Solo Exhibition by Agnieszka Nienartowicz
Longing for Another World
27.05.2022 - 02.07.2022
We are thrilled to present the exhibition Longing for Another World by the internationally renowned artist Agnieszka Nienartowicz (PL). Please join us for the vernissage May 27th 17:00-20:00 where we will serve bubbles and introduce you to the artist and her works.
Agnieszka Nienartowicz’s oil paintings lead us into a universe that points back to and re-actualizes the great master painters through art history by reproducing selected parts of their art works in a new context. Nienartowicz’s hyper-realistic oil paintings exude sensuality and mystery in a tranquil and intimate setting and her depiction of tattooed women provides a glimpse into a hidden world full of unsolved riddles and secret thoughts.
Nienartowicz’s individual exhibition Longing for Another World is a very personal and significant exhibition. It shows her formidable ability to grow as an artist and not to dwell on the successes of the past, but to develop and explore hitherto unknown areas within her artistic practice.
Among Nienartowicz’s ten new oil paintings for the exhibition, one will be able to recognize her characteristic motifs of women with tattoos on their bodies. In her earlier works, the women often appear with their backs to the viewer, but in Longing for Another World, faces have been turned head-on towards the viewer. A single grip that effectively changes the expression of the works significantly. Who are these women and what are their stories?
Some of Nenartowicz’s most recent works for the exhibition feature neither women nor tattoos. Here she shows a complete new and brave direction to her practice. Despite the different choice of motif the paintings maintain Nienartowicz’s characteristic moods, qualities, intensity, references to the past and techniques that brings goose bumps and wonderment to the viewer.
Please write to firstname.lastname@example.org regarding the exhibition catalog.
A needlestick’s precision
The fascination with the female body throughout art history is evident. The desired female body, the body as home to motherhood, the body as the channel to nature are all perspectives on the multitude of depictions and ways of understanding of the female body. At a moment in a time when women, in many cases, are being liberated from stereotypical portrayals, where gender is determined neither biologically nor by anyone other than the persons themselves, Agnieszka Nienartowicz presents a striking feminine ﬁgure: she is elegant, graceful, and reﬁned, stylishly wearing dresses made of silk, lace and fur with rich embroideries, tailor-made details and open backs. The hair is glowing healthily, well-groomed and either ﬂowing pleasingly or set up in beautiful hairstyles. So attractive yet rarely exposed inasmuch as the women remain unidentiﬁed, while having their backs turned to us – a feature that has characterized most of Nienartowicz’s women up until this exhibition, where she has also presented their faces as well as pieces without women as the main characters.
Nienartowicz’s super realism is captivating and the use of claire-obscure comes across as a time travel back to the old masters. And then there are the tattoos: angels, skeletons, putti, Holy Mary, the Jesus child, and mythological ﬁgures have inhabited the women’s bodies and are depicted as giant tattoos covering most of the women’s backs, sometimes crawling up their necks and down their arms – transforming the women into odd messengers and marking the body as a rich place for many types of stories. We are familiar with tattoos found on bodies of people who lived more than 5,000 years ago. Decorating the body, applying symbols of meaning, status and belonging are well known rituals in many cultures running across continents: from the Ainu People of Japan to the Inuits and the women in ancient Egypt. But tattoos have also been used for the identiﬁcation of criminals and have been used to systemize the handling of prisoners in Auschwitz. Why, meeting these contradictory women who are encircled by beauty and covered with these extensive and intense tattoos gets us to shudder.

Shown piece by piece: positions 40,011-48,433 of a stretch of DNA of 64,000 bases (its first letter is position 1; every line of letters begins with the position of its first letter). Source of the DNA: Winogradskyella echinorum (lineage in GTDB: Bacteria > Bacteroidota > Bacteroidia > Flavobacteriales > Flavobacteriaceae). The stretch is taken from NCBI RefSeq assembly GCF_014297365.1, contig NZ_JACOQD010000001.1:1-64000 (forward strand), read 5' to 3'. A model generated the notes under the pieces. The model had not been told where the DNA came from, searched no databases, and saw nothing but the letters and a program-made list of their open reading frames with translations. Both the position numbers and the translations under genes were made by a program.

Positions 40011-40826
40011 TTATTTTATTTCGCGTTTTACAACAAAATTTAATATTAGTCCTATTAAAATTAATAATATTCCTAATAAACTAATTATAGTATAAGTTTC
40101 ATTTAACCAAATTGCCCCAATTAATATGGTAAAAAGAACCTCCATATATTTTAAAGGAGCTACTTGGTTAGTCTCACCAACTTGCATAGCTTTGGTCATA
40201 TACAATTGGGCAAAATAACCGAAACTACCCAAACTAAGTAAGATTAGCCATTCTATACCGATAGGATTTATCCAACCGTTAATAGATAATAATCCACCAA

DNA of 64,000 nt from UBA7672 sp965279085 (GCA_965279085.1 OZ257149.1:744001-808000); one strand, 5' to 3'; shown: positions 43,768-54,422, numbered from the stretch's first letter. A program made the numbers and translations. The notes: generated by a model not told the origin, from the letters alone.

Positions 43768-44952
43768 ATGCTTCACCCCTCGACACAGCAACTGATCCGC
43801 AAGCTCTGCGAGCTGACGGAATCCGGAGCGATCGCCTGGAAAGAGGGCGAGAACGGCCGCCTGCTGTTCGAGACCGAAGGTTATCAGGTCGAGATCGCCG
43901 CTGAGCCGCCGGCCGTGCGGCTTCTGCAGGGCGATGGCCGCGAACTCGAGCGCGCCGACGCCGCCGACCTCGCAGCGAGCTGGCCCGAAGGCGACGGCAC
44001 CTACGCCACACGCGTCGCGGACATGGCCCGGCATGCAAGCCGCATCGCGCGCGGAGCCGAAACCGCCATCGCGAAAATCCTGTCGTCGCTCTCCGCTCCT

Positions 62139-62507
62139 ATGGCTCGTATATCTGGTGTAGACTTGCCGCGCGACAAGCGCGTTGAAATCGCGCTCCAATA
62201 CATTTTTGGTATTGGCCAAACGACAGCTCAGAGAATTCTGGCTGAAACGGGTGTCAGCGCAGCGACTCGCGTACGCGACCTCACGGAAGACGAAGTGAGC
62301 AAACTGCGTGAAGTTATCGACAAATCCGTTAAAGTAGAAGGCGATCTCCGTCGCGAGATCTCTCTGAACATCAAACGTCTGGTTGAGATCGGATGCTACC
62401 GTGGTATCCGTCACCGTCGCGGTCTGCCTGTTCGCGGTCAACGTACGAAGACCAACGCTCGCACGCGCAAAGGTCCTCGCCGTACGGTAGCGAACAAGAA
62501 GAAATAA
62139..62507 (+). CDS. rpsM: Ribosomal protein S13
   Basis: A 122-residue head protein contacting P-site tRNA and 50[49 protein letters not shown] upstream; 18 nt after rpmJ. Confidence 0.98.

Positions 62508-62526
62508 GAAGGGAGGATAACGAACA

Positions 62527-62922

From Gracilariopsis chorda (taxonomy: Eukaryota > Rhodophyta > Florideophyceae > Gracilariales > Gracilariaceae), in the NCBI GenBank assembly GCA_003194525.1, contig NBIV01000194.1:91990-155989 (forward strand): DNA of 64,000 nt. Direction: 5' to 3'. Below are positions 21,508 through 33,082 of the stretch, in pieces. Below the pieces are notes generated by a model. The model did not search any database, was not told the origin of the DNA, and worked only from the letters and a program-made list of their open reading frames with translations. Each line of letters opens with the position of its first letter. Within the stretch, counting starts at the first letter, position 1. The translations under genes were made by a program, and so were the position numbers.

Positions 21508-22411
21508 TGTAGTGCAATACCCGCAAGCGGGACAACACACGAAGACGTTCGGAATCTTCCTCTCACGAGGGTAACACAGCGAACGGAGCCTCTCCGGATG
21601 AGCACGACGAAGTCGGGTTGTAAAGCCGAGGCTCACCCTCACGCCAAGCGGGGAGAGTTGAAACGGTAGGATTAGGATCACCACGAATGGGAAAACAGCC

The effort and dedication the women have undergone to make their bodies serve as a medium to these grand depictions pose a powerful metaphor about women’s bodies. The scenes are often dramatic and emotional, since they are referencing works by artists like Caravaggio, Peter Paul Rubens, Hieronymus Bosch, Pieter Bruegel the Elder and others. They are detailed, vivid and painted in the original colors – making them come to life on the soft and delicate female skin. Nienartowicz’s work is lucid and undiluted, but can also be gloomy when she gets it to tip towards the surreal. Pearl necklaces, broderie anglaise and blonde braids are put forward in such a realistic manner, almost making you reach out to feel whether this is really a painting or the real deal. But no – the naturalism is subtly punctuated when small leaves stick out from a tattoo and suddenly appear as though they were growing out from the ink underneath the skin, or when the snakes from Medusa’s hair swirl around the neck of the woman portrayed. Leaving you with your eyes wide open, your eyebrows elevated, and disorientated by the journey through art history across women’s skin, perforated by tattoo needles and ﬁne strands of hair.
– Text by Art Historian, Natalia Gutman